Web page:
Giants add George Mason Final Four star Lewis

Updated: May 1, 2006, 4:41 PM ET
Associated Press

EAST RUTHERFORD, N.J. -- Jai Lewis played a major role in George Mason basketball's improbable run during the NCAA basketball tournament this spring.

Jai Lewis
AP Photo/David KohlThe Giants will try to convert Jai Lewis (55) into a tight end or offensive tackle.

For his next trick, he'll try to make it in the NFL after not playing organized football for five years.

Lewis, a forward on the George Mason hoops team that stunned Michigan State, North Carolina and Connecticut on its way to the Final Four, agreed to a rookie free-agent contract with the New York Giants on Monday.

"I'm very excited that somebody's taking a chance on me and giving me the opportunity to go out there and show what I can do," Lewis said by phone. He said the Giants project him at tight end, a position he played in high school, or offensive tackle, a position he has never played.

The St. Louis Rams made a similar move Monday, signing Connecticut basketball player Ed Nelson to a free-agent contract. Nelson, a 6-foot-8, 265-pound power forward, also has not played football since high school.

Lewis, 23, is listed on George Mason's roster at 6-foot-7 and 275 pounds but said he actually weighs 290. He has not played football since high school in Aberdeen, Md., though he was recruited by schools such as Virginia Tech and North Carolina.

At George Mason, he averaged 13.7 points and 7.8 rebounds last season and helped the Patriots reach the Final Four, where they lost 73-58 to Florida. Lewis scored 20 points in George Mason's 86-84 upset of Connecticut in the regional final.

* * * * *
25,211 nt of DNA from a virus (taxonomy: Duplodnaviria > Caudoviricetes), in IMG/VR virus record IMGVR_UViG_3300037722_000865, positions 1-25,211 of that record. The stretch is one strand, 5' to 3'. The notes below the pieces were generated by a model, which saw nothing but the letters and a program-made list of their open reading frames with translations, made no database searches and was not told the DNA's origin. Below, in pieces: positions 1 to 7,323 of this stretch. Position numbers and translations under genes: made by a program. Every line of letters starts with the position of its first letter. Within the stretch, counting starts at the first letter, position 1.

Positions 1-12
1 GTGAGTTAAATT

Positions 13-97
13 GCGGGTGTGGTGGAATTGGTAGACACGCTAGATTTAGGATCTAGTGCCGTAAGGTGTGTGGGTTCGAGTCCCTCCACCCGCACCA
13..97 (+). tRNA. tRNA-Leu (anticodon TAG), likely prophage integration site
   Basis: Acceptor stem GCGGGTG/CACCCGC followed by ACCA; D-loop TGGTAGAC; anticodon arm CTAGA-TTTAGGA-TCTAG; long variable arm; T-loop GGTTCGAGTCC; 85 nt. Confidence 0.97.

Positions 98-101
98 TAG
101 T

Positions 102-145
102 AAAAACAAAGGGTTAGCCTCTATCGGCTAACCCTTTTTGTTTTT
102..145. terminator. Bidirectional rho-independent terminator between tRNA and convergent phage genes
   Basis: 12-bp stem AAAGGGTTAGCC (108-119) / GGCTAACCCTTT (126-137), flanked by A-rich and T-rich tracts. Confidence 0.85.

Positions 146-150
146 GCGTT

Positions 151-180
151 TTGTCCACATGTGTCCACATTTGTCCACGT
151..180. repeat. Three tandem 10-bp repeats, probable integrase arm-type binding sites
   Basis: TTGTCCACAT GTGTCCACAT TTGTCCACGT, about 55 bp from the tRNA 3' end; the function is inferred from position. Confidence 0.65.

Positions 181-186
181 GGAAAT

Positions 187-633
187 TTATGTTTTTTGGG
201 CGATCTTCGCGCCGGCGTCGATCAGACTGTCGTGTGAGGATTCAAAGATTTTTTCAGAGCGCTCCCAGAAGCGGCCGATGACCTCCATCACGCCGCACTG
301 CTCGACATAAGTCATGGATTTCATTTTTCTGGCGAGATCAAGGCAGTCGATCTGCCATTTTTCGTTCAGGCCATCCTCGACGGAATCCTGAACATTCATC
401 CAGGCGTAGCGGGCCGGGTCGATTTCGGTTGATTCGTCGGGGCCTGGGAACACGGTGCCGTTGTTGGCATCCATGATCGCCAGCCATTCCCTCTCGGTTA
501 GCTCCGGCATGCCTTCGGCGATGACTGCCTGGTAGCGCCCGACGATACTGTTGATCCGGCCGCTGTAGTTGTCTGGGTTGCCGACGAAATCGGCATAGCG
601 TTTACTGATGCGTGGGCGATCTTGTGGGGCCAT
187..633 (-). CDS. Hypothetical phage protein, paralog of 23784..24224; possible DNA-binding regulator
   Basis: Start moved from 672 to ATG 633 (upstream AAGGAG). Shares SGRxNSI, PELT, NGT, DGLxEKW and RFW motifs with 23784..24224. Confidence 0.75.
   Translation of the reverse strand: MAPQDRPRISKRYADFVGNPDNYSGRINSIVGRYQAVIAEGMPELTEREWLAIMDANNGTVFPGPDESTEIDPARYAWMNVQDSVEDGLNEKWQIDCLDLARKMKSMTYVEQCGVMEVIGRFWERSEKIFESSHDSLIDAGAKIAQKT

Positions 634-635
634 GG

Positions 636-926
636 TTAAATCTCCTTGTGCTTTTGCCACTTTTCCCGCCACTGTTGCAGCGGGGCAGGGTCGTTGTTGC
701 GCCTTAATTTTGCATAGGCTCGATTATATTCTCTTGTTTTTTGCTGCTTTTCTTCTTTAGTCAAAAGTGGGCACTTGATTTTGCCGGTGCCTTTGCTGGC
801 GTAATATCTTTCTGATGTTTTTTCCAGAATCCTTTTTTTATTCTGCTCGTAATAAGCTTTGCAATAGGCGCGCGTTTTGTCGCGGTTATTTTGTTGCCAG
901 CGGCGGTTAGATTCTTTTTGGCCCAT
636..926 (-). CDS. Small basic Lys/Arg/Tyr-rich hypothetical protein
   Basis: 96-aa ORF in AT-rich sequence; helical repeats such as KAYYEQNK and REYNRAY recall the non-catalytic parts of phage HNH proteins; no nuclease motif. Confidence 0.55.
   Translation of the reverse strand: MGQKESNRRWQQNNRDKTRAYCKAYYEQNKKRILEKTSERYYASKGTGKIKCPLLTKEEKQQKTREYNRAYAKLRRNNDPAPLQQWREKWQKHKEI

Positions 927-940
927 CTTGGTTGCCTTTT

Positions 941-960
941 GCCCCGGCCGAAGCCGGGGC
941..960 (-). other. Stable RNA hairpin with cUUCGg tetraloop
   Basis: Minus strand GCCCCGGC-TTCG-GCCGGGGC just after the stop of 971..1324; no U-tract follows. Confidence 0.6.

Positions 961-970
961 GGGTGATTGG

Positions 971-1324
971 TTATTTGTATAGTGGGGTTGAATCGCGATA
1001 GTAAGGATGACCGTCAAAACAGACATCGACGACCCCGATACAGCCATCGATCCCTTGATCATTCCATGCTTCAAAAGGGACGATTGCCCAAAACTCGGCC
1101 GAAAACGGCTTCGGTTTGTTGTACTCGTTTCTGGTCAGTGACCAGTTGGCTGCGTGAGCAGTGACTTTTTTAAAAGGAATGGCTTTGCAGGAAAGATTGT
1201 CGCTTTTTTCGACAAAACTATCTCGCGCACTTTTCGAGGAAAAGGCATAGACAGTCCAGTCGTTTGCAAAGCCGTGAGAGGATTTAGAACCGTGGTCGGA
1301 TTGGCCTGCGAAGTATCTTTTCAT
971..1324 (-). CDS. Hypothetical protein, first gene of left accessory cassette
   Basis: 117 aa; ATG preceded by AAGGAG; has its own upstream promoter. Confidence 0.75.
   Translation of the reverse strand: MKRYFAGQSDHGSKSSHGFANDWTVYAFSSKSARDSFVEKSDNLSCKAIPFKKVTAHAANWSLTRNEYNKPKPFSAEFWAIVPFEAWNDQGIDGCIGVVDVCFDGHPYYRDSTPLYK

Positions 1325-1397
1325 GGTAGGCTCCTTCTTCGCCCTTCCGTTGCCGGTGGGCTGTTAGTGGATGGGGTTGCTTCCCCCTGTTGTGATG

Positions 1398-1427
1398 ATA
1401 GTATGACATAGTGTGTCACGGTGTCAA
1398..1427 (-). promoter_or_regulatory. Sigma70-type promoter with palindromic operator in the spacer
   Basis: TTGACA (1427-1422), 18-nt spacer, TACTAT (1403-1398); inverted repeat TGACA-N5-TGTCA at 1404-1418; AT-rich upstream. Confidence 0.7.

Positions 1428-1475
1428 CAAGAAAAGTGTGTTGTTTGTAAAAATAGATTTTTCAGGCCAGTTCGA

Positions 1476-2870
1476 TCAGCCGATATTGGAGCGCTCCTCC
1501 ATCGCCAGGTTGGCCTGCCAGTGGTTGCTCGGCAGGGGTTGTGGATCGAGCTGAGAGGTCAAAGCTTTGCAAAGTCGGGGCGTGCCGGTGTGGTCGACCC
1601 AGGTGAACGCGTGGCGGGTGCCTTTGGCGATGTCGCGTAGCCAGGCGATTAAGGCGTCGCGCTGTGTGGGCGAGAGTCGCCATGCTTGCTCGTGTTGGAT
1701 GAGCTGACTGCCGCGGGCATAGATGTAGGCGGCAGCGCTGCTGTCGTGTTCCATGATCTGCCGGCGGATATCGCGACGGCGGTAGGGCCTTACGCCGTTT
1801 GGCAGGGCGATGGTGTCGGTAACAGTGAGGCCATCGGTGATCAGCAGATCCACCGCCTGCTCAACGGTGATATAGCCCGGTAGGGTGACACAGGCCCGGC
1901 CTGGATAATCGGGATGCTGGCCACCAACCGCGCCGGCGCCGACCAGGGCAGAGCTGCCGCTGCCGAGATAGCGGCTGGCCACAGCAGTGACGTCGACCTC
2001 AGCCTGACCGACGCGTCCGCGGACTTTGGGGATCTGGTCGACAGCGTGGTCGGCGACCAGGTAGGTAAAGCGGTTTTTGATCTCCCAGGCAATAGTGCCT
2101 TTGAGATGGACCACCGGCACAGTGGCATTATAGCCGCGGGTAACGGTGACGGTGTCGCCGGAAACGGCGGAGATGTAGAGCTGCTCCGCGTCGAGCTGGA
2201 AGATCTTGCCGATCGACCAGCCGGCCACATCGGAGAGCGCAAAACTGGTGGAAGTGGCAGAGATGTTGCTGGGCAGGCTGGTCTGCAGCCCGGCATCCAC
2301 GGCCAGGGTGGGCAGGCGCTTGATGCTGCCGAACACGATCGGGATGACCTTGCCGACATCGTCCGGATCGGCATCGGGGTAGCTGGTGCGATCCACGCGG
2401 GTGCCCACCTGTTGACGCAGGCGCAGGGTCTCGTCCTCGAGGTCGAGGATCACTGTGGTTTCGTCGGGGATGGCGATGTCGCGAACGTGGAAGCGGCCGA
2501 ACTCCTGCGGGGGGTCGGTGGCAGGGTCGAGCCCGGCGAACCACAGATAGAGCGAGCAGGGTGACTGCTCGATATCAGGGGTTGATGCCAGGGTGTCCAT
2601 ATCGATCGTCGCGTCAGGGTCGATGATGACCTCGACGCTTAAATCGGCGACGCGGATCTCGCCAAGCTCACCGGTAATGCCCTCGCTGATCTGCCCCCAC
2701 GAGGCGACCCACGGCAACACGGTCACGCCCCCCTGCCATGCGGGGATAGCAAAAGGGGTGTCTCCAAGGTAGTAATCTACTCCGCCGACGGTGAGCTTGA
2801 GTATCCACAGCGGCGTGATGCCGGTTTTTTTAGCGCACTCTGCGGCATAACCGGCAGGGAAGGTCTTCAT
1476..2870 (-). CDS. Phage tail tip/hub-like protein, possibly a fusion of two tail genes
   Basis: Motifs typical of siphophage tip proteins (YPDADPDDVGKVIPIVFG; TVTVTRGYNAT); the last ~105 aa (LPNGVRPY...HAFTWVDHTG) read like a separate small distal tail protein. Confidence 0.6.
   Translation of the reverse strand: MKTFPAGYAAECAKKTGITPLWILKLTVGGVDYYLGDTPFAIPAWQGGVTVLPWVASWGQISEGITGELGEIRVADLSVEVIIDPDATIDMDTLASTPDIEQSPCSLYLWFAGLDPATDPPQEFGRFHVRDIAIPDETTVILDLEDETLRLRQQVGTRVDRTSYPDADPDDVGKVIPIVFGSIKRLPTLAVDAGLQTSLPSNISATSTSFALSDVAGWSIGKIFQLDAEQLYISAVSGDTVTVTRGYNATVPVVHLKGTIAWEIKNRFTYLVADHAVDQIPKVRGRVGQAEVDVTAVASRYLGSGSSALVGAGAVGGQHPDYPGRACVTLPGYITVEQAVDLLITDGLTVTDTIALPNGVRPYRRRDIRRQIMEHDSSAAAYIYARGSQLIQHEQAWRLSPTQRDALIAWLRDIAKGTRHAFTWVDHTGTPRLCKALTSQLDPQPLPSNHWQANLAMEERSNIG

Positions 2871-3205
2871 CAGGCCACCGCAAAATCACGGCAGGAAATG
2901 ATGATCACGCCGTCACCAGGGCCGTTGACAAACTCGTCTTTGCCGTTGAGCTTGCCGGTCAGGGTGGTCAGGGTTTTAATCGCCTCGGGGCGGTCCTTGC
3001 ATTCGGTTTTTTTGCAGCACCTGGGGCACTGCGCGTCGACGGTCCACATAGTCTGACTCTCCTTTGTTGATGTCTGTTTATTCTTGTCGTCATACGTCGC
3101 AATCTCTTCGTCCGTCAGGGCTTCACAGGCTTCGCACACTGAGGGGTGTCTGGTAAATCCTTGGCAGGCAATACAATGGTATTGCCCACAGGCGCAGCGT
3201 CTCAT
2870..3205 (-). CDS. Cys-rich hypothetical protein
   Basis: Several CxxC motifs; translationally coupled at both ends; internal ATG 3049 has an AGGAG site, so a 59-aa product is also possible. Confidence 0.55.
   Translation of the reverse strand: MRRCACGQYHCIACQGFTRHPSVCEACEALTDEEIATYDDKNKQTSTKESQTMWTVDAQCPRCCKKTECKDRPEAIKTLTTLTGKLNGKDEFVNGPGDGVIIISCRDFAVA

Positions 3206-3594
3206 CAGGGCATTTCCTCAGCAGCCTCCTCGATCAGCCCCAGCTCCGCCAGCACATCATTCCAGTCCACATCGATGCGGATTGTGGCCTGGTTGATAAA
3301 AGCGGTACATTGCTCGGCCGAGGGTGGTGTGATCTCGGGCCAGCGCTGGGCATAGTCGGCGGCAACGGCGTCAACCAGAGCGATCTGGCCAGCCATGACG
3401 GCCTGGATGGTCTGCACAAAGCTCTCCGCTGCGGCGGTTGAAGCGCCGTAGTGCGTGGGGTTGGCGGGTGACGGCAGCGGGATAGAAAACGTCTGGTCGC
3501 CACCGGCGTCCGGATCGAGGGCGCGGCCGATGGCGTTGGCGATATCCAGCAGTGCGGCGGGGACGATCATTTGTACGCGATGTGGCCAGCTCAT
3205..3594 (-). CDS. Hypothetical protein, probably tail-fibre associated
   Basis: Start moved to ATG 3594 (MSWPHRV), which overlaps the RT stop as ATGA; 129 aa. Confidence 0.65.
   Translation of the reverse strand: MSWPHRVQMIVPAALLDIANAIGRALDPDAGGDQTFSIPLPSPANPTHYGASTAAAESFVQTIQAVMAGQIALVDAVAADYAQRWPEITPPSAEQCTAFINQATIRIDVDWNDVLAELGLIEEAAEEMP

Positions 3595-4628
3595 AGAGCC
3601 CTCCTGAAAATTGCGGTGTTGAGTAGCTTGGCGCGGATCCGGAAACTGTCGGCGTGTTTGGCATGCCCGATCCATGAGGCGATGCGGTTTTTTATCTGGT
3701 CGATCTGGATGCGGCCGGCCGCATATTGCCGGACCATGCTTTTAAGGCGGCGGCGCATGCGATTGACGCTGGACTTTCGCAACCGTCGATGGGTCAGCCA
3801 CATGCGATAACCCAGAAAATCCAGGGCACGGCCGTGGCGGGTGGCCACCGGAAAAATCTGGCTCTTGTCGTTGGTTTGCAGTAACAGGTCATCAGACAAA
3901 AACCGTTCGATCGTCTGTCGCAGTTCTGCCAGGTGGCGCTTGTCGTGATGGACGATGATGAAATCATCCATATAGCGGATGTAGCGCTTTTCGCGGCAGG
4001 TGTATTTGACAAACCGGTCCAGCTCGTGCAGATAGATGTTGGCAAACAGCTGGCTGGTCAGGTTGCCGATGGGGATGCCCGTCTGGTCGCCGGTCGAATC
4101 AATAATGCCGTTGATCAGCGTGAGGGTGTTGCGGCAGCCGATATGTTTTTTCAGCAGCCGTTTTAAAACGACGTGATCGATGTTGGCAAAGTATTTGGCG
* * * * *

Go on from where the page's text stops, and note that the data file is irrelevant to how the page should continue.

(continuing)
Being in the Final Four "definitely helped" raise his visibility for NFL coaches, Lewis said. The Giants already knew about him, according to general manager Ernie Accorsi, and sent a scout to a workout Lewis held earlier this month. They were impressed with his footwork and overall athletic ability and envisioned him as a tight end if he loses some weight, or an offensive tackle if he continues to grow.

"He's a project. It's not going to happen overnight," Accorsi said. "Basketball teams are filled with great athletes. The question is, does he have the fortitude to play this sport, where you're getting hit in the mouth every play? It's going to depend on how hard he wants it and how hard he works."

If Lewis makes the Giants' roster, he will follow a similar path as that of Antonio Gates, the San Diego Chargers tight end who played basketball but not football in college at Kent State. Gates led all NFL tight ends last season with 89 catches and has been to two Pro Bowls.

"He did open the door a little bit," said Lewis. "A lot of power forwards are the right size to play in the NFL. But it's not going to be an easy task. It's a battle I'm going to have to fight for if I want to play in the this league."


Copyright 2006 by The Associated Press

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